Amy Winehouse Remembered: A Unique Artist Gone Too Soon, But Not Forgotten
THR music editor Shirley Halperin recalls meeting the troubled singer and seeking Winehouse out in her North London neighborhood.
The first time I met Amy Winehouse wasn’t in a smoky rock club or backstage at a regal theater, it was at the Coffee Bean and Tea Leaf on Sunset Blvd. just west of Fairfax sometime in 2007.
I had stopped in for an afternoon cappuccino when I spotted Perez Hilton typing away in the back corner and went to say hello. “Amy Winehouse is coming,” he blurted excitedly, trying to wrap up his blogging so he could devote his full attention to her. Not thinking she would actually show, I made my way to the coffee line and four minutes later, the sugar counter when I felt a blast of air from the door nearby. Amy Winehouse had made her entrance.
She was exactly how I’d seen her on TV, in the papers and, of course, on perezhilton.com: ridiculously skinny and slipping out of her dirtied white flats, the belt buckled to the absolute last notch so she could keep her cut-off denim shorts in place. Her hair was, not surprisingly, a total mess – a lopsided beehive mop of stringy extensions held in place by an improbably fastener. And she had cuts all over her arm.
Of course, I couldn’t help but saunter over for an introduction, which Hilton happily obliged. I shook Winehouse’s hand and remember observing how firm her grip was, even though her hand was almost skeletal. We spoke briefly about her upcoming shows and how much I wanted to interview her, but realizing she and Perez had business to tend to, I left after a few minutes thinking about how pleasant she seemed, you could even say clear-headed.
Today, Lavandeira, a longtime fan and friend of Winehouse's, reflects: “Sweet is the one adjective I can best use to describe her. She really was such a sweet person.”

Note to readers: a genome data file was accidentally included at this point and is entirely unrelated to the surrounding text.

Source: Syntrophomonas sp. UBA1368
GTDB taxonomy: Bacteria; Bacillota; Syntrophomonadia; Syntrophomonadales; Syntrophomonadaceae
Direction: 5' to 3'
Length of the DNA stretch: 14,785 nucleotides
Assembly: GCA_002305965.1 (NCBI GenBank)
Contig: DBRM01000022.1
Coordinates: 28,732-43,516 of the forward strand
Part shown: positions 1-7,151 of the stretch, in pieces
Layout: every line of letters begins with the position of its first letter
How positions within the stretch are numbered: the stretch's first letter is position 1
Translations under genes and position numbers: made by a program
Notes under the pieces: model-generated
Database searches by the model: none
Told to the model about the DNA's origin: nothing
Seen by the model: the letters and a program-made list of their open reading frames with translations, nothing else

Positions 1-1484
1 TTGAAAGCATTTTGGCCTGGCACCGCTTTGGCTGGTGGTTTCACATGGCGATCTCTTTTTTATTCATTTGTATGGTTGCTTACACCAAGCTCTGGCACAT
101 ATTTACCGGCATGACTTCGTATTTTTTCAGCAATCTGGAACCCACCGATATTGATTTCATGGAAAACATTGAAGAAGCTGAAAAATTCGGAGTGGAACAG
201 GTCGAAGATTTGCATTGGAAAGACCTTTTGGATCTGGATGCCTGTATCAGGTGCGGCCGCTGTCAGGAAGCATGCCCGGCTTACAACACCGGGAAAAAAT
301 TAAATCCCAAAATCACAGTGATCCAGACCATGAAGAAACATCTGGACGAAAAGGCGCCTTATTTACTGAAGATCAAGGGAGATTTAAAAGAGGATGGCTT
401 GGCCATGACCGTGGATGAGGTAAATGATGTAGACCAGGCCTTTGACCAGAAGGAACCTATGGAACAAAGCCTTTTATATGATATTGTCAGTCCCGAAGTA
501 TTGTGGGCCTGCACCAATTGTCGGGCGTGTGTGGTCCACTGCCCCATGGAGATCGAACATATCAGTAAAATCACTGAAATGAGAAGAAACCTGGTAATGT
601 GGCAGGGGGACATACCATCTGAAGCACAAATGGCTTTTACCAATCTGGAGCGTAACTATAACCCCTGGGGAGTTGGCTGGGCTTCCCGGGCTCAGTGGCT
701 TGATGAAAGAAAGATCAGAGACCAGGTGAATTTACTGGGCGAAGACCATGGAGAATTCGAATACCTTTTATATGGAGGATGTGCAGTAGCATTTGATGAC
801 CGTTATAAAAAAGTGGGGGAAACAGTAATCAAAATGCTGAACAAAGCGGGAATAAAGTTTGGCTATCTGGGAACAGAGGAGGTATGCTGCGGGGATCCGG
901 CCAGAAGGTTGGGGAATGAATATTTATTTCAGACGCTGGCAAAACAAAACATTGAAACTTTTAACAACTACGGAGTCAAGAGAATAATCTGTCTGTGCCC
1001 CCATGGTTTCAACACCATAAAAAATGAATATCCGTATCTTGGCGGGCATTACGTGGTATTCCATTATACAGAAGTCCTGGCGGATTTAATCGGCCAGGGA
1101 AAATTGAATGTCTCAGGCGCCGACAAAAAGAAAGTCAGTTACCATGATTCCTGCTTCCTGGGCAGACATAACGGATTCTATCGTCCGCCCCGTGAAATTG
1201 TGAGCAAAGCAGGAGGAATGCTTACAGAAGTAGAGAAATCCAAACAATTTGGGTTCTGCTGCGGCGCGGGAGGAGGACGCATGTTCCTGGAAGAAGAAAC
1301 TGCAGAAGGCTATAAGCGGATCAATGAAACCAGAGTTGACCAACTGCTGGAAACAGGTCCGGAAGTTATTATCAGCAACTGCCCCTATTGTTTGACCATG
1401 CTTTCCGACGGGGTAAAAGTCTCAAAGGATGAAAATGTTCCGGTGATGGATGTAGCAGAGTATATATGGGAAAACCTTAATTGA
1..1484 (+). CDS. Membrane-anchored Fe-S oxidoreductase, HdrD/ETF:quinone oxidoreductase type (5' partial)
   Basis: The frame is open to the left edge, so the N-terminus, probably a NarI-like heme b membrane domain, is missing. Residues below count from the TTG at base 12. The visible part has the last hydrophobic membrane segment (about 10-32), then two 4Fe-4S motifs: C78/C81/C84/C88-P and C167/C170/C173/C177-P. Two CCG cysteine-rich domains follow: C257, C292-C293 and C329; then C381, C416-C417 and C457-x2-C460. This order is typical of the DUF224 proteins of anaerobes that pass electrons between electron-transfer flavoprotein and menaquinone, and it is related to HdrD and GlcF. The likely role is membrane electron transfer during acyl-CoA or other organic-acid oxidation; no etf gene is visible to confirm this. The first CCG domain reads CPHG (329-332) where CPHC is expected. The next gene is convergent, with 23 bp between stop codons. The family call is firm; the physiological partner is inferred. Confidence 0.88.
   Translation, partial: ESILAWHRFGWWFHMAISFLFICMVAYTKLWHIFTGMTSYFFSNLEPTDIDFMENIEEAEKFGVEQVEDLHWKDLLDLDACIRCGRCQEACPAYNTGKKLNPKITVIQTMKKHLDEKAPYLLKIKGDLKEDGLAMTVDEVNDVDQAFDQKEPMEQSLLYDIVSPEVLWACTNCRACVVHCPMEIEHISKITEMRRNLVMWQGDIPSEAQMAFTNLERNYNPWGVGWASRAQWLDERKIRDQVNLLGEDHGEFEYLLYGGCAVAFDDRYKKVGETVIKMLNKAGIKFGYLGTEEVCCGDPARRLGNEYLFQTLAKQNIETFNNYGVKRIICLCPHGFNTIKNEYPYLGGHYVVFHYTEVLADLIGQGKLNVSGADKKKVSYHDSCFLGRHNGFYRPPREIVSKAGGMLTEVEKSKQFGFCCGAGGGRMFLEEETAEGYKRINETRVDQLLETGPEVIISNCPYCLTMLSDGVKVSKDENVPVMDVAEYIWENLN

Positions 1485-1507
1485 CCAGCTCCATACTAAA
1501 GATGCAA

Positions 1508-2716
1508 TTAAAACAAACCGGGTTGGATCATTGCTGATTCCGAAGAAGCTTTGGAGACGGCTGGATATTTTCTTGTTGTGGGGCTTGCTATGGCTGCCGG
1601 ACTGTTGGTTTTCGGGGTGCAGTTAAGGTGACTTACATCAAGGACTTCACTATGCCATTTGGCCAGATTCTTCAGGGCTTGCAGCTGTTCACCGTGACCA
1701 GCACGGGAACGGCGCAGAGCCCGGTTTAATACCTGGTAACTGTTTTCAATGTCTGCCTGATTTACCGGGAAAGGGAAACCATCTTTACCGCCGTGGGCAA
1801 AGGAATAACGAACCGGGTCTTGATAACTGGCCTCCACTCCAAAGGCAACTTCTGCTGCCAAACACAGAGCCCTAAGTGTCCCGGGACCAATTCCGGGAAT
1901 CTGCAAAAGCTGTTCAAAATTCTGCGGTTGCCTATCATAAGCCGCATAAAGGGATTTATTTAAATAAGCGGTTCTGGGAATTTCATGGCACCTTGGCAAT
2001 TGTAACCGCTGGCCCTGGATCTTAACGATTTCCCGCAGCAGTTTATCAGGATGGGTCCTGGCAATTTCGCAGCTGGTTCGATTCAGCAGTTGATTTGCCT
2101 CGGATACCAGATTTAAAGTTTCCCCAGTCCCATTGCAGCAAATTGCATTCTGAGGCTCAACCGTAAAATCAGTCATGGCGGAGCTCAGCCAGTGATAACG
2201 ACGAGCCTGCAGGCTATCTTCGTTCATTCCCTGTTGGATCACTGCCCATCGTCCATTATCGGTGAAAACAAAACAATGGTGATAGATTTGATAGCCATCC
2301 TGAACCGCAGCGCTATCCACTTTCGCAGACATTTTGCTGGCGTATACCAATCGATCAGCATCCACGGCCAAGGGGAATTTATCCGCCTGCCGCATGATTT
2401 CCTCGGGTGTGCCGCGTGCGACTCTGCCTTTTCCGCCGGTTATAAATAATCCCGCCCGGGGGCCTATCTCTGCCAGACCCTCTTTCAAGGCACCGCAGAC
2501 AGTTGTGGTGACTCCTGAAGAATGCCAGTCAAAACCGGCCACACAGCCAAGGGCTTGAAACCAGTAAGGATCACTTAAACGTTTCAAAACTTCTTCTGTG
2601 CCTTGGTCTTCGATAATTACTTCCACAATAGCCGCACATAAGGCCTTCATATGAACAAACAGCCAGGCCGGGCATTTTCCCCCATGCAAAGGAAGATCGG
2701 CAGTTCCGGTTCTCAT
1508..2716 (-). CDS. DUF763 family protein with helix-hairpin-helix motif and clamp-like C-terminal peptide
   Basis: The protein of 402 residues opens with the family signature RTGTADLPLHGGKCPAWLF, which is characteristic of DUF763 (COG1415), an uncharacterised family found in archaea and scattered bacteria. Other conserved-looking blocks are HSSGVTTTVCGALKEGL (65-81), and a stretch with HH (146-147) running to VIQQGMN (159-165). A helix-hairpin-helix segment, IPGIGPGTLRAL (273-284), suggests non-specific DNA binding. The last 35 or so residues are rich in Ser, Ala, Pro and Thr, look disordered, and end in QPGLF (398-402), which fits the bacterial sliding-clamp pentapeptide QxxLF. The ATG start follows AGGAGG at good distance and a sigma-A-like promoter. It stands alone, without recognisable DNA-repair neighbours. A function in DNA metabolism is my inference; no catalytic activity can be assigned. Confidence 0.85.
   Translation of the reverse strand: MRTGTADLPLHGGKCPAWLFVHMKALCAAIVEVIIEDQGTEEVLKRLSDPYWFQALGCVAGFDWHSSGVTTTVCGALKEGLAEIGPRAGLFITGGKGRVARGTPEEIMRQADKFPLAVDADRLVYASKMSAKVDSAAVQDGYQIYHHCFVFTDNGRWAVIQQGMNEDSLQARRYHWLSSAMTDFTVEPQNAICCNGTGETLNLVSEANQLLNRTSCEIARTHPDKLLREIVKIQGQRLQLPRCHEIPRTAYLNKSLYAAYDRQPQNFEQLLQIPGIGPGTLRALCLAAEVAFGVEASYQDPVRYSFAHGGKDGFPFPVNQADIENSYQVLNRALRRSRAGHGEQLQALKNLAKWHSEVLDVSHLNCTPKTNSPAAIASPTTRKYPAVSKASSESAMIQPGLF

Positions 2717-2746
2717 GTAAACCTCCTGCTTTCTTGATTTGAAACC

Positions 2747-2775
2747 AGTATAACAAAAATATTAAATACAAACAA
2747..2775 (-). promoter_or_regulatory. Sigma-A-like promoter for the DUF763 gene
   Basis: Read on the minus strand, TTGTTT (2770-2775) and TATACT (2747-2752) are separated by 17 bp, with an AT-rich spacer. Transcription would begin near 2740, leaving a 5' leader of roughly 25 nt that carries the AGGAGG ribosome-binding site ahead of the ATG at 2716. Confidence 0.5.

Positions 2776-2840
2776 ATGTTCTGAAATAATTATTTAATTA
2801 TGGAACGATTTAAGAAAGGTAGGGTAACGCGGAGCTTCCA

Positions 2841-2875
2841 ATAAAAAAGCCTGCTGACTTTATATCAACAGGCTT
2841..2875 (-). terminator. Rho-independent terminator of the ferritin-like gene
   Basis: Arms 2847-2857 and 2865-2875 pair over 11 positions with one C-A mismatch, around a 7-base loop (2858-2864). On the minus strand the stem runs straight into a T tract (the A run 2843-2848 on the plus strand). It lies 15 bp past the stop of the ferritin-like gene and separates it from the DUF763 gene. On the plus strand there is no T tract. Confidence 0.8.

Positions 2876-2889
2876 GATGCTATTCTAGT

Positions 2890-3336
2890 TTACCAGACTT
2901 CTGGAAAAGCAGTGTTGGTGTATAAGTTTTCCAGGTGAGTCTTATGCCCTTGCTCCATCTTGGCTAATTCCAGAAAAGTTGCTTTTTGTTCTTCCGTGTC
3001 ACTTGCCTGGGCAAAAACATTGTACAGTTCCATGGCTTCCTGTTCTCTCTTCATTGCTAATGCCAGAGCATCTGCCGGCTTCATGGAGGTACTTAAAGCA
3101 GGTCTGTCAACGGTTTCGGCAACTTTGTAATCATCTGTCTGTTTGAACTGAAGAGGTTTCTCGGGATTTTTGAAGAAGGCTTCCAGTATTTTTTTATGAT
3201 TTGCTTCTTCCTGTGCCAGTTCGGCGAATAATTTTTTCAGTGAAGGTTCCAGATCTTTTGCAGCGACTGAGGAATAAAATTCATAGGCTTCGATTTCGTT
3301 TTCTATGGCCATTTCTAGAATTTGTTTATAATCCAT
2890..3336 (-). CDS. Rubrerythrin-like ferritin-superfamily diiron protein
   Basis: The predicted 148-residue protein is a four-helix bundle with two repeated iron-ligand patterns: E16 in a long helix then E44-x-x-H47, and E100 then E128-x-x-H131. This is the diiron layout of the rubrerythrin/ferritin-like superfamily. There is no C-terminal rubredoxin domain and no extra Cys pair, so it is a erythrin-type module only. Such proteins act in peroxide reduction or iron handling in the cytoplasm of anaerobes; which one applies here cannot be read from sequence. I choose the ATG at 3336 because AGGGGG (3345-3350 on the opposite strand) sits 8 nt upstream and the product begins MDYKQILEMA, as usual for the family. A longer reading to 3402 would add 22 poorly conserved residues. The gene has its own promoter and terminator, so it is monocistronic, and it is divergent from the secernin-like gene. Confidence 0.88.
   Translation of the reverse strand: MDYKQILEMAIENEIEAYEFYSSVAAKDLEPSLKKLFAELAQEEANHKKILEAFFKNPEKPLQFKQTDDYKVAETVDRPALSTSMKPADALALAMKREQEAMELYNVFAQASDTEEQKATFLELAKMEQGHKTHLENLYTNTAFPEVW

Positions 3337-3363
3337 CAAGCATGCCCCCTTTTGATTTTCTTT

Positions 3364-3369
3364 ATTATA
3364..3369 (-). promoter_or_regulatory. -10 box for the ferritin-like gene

The next time I saw Amy Winehouse was at South By Southwest, the annual music industry gathering in Austin, Texas where new talent is rolled out by the hundreds. She was scheduled to perform a slew of shows, ranging from afternoon slots at the Fader Fort to evening gigs at tiny (for Austin) Tex-Mex bars and legendary venues like La Zona Rosa – six in total, some were full sets, others no more than four songs, and “Rehab” was pretty much a requirement.
I caught three sets and considered myself especially lucky. For one thing, the lines to get in were ginormous. It’s a classic miscalculation that the festival puts forth year in, year out: where thousands of festival badge holders converge on the city hoping to see the next big thing and end up spending half their time waiting in line for that one buzzed about show. Winehouse’s gig at a Sixth Street venue called Eternal was just that.
It started almost three hours later than the time advertised, just after 1:00 a.m., leaving many in the crowd wondering whether she would actually show – Winehouse’s reputation, after all, had preceded her -- but no matter which way you sliced it, an Amy Winehouse show was a commitment and nobody was budging.
By the time she hit the stage, the audience, now several margaritas in, was in the perfect headspace and clearly so was Winehouse. She positioned a cup of what looked to be a Jack and Coke for easy access, cleared her throat and grabbed the microphone. It was an uh-oh moment but also a thrilling one. Here was a talent unlike any we had seen in the post-9/11 era of politically correct, pristinely produced pop (your Ashlee Simpsons, Pussycat Dolls, etc.) -- one with grit and gravitas, who wasn’t shy about using the “C” word on stage, who sang from the depths of her soul, not to a metronome clicking in her head.